Have you ever wondered what the "recirculate" setting on your pool filter is for? If you're a pool owner, you know that your pool filter plays a crucial role in keeping your water clean and healthy for swimming. But, with all the different settings on your filter, it can be confusing to know what each one does. In this article, we'll explain what recirculate is for and when you might need to use it.
What is recirculate on a pool filter?
Recirculate is a setting on your pool filter that allows water to bypass the filter and return directly back to the pool. This means that the water is not getting filtered or treated in any way. Instead, it's just circulating back to the pool as is. You might be wondering why anyone would want to do this. There are a few reasons.
Utilizing recirculate when filling the pool:
The first reason you might use recirculate is when you're filling your pool. If you're filling your pool with a garden hose, you'll want to use the recirculate setting to avoid clogging your filter. When you first fill your pool, the water can be cloudy and full of debris. If you run that dirty water through your filter, you could clog it up quickly. By using the recirculate setting, you'll still be able to circulate the water and mix in the chemicals, but you won't be filtering out any debris.
Bypassing the filter during maintenance:
The second reason you might use the recirculate setting is during maintenance on your filter itself. If you're cleaning or replacing your pool filter, you'll need to turn off the pump. But, if you want to keep your pool water circulating while you work on the filter, you can switch to the recirculate setting. This way, the water will continue to circulate, and you won't have to worry about stagnation or other issues that can arise from standing water.
Circulating pool chemicals:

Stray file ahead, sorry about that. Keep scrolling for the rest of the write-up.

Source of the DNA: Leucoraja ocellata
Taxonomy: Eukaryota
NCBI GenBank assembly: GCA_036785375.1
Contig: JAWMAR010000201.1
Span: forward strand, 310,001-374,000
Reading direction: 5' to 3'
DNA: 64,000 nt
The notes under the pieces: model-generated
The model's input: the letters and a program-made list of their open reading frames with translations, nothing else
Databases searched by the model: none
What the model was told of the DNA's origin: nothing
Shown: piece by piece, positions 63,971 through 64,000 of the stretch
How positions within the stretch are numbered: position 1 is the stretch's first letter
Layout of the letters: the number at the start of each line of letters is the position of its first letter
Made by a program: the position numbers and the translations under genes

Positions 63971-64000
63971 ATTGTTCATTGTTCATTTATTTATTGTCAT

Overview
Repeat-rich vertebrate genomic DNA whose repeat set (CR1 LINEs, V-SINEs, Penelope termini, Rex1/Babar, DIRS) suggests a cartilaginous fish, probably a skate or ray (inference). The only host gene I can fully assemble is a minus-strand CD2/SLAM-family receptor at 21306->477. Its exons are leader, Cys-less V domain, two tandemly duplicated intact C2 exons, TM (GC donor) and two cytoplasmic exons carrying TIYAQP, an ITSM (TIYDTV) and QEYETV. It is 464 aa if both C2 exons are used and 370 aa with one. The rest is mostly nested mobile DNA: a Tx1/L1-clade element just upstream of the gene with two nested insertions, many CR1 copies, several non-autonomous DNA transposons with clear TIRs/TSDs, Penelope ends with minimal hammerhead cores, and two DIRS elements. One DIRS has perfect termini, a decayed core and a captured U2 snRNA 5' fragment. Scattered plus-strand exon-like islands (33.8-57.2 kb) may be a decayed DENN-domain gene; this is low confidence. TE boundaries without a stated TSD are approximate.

The third reason to use recirculate is when you need to circulate pool chemicals without filtering. This might be necessary if you're adding a new type of chemical to the water, and you don't want it to get filtered out too quickly. For example, if you're adding a flocculent to your pool to clarify the water, you'll need to recirculate the water for a few hours to ensure that the chemical is distributed evenly throughout the pool.
Before and after algae treatments:
The fourth reason to use recirculate is when you're treating your pool for algae. When you shock your pool, or add algaecide, you'll need to recirculate the water for a few hours to ensure that the chemicals are distributed evenly throughout the pool. Once the treatment is complete, you'll also need to run the recirculate setting for a few hours to ensure that the dead algae is thoroughly removed from your pool.
Determining the right amount of time for recirculating:
The length of time that you'll need to run the recirculate setting will depend on why you're using it. For example, if you're using recirculate to fill your pool, you'll only need to run it until the pool is full. If you're using it to circulate pool chemicals or to treat algae, you'll want to run it for several hours to ensure that the water is properly treated.
In conclusion, the recirculate setting on your pool filter is an important tool that can be helpful in a variety of situations. Whether you're filling your pool, performing maintenance on your filter, or treating your pool for algae or other issues, the recirculate setting can help you to keep your water clean and healthy. By understanding how to use it properly, you can ensure that your pool stays in great condition all season long..